It’s amazing how the soft, silent blanket of snow that covers the town and absorbs the white noise of normal life seems like it can suspend time – in my mind at least. It seems to create a special sub-time, where regular life gets put on hold and we all get to take a break so we can enjoy it, walk in it, touch it, gaze at it. Normal rules can’t possibly apply, everything is weird and cold and quiet and magical and everyone is somehow connected by this strangeness.
It reminds me of power cuts in deep winter when I was a kid, putting batteries in the radio to find out if school was cancelled, and that weird, excited, lonely feeling when it was. Getting the gas fire going and making toast on it, making it warm and snugin one corner of the house, the delight of realising that we just couldn’t use normal electric things and remembering how cold it was outside. When I look out of the window across the dark, blanketed street I feel myself taken back to those times, and I feel like everyone I know is going back there too.
The Six of Cups, from the Phantomwise Tarot by Erin Morgenstern
Anyway, it got me a-thinking about the Six of Cups, which appeared as one of the stronger messages in a recent reading. The card of nostalgia and simpler times, I love how it can somemetimes be so kind and gentle, and then other times appear like a slap in the face. I mean, I’m all for a bit of nostalgia – if anyone wants to sit and talk about the good old days just seek me out, I love little more than digging out the photos and reminiscing about happier – or just different – times. Sometimes a reminder of our younger, more innocent selves is just what we need.
I’ve also had the Six of Cups come up once in a reading for someone who was involved in an acrimonious legal dispute – it came as a reminder to the querent to practice simple acts of kindness and not to let the bitterness of the courtroom corrupt her.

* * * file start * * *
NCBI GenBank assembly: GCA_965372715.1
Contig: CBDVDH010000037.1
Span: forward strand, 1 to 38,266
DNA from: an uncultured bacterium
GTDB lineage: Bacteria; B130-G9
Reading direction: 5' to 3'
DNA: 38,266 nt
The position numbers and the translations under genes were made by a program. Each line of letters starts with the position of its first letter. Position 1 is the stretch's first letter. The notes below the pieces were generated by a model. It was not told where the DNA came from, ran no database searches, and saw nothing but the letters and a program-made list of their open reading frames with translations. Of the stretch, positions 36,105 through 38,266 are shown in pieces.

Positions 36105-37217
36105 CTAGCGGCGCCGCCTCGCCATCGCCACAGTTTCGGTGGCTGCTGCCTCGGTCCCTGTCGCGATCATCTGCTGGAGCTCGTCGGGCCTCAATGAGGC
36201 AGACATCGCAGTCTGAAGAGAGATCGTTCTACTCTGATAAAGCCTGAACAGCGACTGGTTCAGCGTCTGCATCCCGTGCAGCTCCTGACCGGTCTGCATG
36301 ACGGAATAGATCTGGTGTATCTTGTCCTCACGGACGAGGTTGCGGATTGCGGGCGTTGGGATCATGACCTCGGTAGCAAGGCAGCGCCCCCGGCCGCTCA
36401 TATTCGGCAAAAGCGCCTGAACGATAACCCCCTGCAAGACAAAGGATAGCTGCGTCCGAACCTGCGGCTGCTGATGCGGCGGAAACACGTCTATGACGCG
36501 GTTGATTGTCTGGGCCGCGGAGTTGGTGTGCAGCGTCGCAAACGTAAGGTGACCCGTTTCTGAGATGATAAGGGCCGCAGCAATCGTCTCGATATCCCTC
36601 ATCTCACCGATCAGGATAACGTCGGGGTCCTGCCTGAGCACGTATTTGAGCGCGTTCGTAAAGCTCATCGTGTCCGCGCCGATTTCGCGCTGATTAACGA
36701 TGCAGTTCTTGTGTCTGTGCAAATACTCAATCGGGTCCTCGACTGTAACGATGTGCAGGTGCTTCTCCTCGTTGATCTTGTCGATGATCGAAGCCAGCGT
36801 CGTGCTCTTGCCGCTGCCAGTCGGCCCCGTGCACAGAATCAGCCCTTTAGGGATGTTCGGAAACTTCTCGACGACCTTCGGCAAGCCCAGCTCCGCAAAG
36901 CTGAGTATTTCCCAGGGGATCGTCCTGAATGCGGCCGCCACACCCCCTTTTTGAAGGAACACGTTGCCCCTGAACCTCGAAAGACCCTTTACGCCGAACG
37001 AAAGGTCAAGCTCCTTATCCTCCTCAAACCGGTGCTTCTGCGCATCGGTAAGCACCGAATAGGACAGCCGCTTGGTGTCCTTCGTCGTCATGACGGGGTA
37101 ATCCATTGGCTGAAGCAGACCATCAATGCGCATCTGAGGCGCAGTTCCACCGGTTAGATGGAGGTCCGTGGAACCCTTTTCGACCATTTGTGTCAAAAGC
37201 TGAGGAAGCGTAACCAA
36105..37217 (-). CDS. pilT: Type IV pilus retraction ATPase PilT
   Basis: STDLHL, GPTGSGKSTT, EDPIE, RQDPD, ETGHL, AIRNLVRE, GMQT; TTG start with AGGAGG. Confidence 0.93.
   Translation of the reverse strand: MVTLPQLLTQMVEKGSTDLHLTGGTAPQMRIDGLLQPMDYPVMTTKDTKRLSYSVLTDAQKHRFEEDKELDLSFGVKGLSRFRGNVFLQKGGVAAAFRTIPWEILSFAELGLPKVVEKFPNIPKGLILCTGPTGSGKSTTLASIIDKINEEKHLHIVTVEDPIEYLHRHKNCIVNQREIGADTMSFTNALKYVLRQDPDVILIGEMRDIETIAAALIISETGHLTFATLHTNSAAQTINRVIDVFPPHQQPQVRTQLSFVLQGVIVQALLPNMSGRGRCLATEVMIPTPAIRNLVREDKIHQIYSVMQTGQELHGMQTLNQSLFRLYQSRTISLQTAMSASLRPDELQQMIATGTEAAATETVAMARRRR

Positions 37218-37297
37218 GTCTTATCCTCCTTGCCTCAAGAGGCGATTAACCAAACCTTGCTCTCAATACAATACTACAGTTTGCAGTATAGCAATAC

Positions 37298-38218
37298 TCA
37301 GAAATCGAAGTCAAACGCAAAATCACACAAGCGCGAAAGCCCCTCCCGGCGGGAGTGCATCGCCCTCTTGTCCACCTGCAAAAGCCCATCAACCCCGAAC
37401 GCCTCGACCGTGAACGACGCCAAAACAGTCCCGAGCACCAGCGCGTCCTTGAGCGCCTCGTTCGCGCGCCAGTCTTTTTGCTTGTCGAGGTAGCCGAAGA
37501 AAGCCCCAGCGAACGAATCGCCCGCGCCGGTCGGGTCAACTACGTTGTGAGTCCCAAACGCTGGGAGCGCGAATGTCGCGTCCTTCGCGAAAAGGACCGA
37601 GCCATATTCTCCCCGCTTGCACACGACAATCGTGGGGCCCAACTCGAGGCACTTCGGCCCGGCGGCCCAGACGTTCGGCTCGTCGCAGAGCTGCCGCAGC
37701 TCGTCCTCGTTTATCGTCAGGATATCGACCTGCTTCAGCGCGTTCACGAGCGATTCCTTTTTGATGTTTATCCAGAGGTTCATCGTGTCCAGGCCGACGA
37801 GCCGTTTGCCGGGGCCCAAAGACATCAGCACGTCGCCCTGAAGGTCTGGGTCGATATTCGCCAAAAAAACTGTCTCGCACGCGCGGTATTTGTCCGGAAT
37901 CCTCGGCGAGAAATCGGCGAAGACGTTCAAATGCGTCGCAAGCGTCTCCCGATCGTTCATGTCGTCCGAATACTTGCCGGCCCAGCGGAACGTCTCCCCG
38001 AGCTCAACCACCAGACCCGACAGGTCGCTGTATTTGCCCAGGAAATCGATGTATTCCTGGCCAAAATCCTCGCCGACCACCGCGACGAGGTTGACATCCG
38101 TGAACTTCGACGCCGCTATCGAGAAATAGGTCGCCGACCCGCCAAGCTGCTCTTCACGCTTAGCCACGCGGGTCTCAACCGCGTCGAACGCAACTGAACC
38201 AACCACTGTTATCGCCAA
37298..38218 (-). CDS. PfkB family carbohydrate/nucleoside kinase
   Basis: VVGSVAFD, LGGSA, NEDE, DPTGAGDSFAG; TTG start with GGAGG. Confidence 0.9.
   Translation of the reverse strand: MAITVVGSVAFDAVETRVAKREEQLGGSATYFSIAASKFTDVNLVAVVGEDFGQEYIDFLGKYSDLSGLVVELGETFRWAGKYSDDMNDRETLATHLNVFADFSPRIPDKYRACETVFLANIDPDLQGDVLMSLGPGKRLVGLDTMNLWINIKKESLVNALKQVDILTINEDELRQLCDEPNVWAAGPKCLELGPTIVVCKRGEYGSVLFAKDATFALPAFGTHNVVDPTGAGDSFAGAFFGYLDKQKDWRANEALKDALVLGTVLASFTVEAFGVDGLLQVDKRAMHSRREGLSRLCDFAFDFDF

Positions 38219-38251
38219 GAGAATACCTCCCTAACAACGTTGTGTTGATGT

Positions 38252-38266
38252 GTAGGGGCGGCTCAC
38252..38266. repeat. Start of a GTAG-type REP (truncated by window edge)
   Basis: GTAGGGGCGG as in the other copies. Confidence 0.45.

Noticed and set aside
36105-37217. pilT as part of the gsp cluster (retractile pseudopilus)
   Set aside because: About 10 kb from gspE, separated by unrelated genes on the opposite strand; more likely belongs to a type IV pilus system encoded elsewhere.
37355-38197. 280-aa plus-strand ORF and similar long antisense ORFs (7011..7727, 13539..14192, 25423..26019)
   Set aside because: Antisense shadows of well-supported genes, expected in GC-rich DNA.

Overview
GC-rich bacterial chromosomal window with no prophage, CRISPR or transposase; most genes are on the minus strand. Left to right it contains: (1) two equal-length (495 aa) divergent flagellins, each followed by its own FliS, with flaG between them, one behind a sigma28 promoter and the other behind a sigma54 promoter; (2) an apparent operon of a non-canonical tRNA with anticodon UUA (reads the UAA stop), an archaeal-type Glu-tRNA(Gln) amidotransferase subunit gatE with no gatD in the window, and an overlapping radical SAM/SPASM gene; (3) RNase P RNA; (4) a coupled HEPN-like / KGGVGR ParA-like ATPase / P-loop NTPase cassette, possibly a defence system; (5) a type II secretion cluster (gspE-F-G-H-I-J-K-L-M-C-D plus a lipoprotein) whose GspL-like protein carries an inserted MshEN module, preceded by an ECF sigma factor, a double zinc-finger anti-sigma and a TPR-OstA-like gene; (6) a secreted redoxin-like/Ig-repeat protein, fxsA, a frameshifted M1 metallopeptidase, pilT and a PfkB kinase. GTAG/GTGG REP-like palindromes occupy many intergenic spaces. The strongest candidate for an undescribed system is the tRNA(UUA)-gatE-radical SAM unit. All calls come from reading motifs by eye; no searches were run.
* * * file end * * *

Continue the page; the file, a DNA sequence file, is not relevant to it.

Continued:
The most frequent interpretation I find in this card, though, is that of becoming stuck in the past. Like the boy – or rather man – in the Phantomwise card shown above, we outgrow the rabbit tea party. But do we leave? Or do we keep on hanging out there, with our too-small cups and kiddie teapot…not to mention the company? In the recent reading I mentioned, the querent said ‘oh, but it does look so lovely there, doesn’t it?’, commenting on the Shadowscapes image below:
The Six of Cups, from the Shadowscapes Tarot by Stephanie Piu-Mun Law
And it does, I think. Who wouldn’t want to remain there? The Six of Cups is a sympathetic card – it shows us how pleasant it is to hang out in the past and does not judge us for wanting this. The girl on this card looks so completely like she is living in the present, surely there would be no need to interrupt her and her friends? But then you look a little closer and the fish are swimming above the water and those animal friends have ever such a glass-eyed stare, and I’m not sure I really know who that person in the background is, bringing the fresh tea… And reality suddenly hits: this really isn’t right. And then I start to feel worried about the little girl. And then I realise that she’s not a little girl at all and she could probably do with getting the hell outta there.
(Hmm. I may have slightly over-dramatised this card there! Apologies for that.)
As I lie in bed, I can hear the drip-drip-drip of snow melting from the roof.
I’m a 30-something writer, artist, tarot reader, and perpetual explorer of the space between thought, feeling, and action.
I believe that spirituality and ritual are for everybody. I’m about the journey, in all of its messy, non-linear, chaotic iterations. I am excited by anticapitalist business and living with my whole entire self present. I use tarot cards to bring forth hidden truth, and ritual to affirm my commitment, over and over, to my ever-shifting path.